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The coronavirus pandemic has affected everybody’s lives, but not equally. According to recently published data from The New York Times, Latino and Black residents of the United States have been three times as likely to become infected with coronavirus and nearly twice as likely to die from COVID-19 as their white counterparts. In an interview with Mother Jones, the epidemiologist Christina Hemphill Fuller says that isn’t a coincidence. Communities of color face more pollution in their daily lives. That can lead to lung damage (among many other conditions), which becomes a factor in COVID-19 infections and outcomes.

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The fact that the communities of color are more exposed to polluted air, water, and land is not a coincidence, either. It is a historical and political fact that many researchers call environmental racism, which can take many forms.

One of the most important aspects of environmental racism is where communities of color are located: often next to landfills, oil fields, areas with high road traffic and thus car exhaust, or factories. The reasons for this are economic and political. Research finds that for years, “dirty” industries have followed the “path of least resistance“: that is, they have often found it easier to plant factories or drill oil wells near these neighborhoods, because their residents are less likely to have the resources to fight—or win—disputes over their right to live free of pollution. This exploitation is not limited to industry: governments and even the military have done it too, for various reasons. According to biochemist Martha E. Richmond, underserved communities often have the worst air quality.

Environmental justice advocates point out that such racial disparities have been known to researchers for decades, and yet the discrepancies still exist. In 1983 the U.S. General Accounting Office conducted a study, Siting of Hazardous Waste Landfills and Their Correlation with Racial and Economic Status of Surrounding Communities. The report found that three out of four commercial hazardous waste landfills in eight southern states were located in predominantly Black communities, even though only 20 percent of the area’s population was Black.

This situation hasn’t changed much over the years. In 2019, the Union of Concerned Scientists again showed that minority communities were more exposed to air pollution in Massachusetts than white communities. The findings demonstrated that Black residents were exposed to 34 percent more vehicle pollution than white residents, Latino residents to 26 percent more and Asian Americans to 36 percent more.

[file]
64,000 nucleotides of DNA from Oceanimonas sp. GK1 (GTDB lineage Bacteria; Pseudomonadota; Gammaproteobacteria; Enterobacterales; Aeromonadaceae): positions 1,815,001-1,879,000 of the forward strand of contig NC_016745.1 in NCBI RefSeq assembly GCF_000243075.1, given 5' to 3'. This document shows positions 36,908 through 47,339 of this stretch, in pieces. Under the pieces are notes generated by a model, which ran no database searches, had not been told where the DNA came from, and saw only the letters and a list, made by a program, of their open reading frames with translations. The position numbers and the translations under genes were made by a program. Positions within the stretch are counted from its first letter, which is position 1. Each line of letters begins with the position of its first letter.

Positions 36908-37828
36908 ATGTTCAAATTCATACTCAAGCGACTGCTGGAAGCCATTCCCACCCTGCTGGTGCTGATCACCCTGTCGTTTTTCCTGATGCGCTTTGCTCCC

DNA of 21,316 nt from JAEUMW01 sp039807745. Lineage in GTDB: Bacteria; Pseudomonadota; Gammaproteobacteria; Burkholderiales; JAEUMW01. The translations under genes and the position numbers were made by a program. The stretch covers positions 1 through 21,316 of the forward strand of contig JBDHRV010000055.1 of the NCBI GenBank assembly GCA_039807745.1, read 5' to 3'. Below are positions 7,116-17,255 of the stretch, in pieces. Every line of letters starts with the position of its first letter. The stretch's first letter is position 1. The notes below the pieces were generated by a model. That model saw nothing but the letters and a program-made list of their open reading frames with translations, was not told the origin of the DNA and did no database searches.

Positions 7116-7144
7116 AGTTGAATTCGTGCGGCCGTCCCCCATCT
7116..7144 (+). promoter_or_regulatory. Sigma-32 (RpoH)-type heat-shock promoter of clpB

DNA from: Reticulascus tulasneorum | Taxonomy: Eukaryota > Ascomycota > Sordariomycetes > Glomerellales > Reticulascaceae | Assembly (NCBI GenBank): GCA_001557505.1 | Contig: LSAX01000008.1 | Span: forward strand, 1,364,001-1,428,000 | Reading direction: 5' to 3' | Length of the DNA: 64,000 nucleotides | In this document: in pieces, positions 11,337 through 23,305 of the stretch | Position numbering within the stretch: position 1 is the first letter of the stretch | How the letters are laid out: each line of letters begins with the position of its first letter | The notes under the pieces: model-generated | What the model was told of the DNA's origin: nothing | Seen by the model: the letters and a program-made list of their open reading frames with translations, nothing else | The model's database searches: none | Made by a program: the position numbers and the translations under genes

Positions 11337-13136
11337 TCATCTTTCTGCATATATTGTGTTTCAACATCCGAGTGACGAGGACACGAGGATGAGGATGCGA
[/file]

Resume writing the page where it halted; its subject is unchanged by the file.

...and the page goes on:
Poor people often face the false choice of “no jobs and no development” in some neighborhoods or “low-paying jobs and pollution” in others. Cars, factories, and oil refineries spew harmful chemicals into the air, including particulate matter—tiny particles present in soot and smoke, which irritate the lungs and contribute to respiratory and cardiovascular diseases, not to mention lung cancer. Ozone, a reactive form of oxygen generated when pollutants emitted by cars, refineries, power and chemical plants undergo chemical reactions in the sunlight, is another harmful compound that can cause symptoms such as chest “tightness,” even in healthy people. Chronic exposure to ozone contributes to asthma and cardiovascular problems. As a presidential candidate in 2008, Barack Obama promised to revise EPA safety standards for ozone levels, but withdrew the effort three years later due to the “fragile” nature of the recovering economy and the need to “protect” jobs. Again, industry’s interests were put before the interests of human health.

Air quality is a major factor in respiratory health, and human lung function is a marker for respiratory health and a predictor for cardiorespiratory morbidity and mortality. Environmental racism therefore tells us a great deal about what has happened to communities of color during the coronavirus pandemic.

This crisis has demonstrated just how vulnerable communities of color can be. Years of exposure to polluted air can contribute to poor health outcomes beyond what medical experts might expect. So while it is important to revive the economy now, regulatory decisions about air pollution shouldn’t be driven by industry only. People’s current and future health depend on them.

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Phylon (1960-), Vol. 49, No. 3/4 (Autumn - Winter, 2001), pp. 151-171
Clark Atlanta University
Race, Gender & Class, Vol. 21, No. 1/2, Race, Gender & Class 2013 Conference (2014), pp. 7-18
Jean Ait Belkhir, Race, Gender & Class Journal
Epidemiology, Vol. 25, No. 5 (September 2014), pp. 648-657
Lippincott Williams & Wilkins
Environmental Health Perspectives, Vol. 108, Supplement 4: Occupational and Environmental Lung Diseases (Aug., 2000), pp. 743-750
The National Institute of Environmental Health Sciences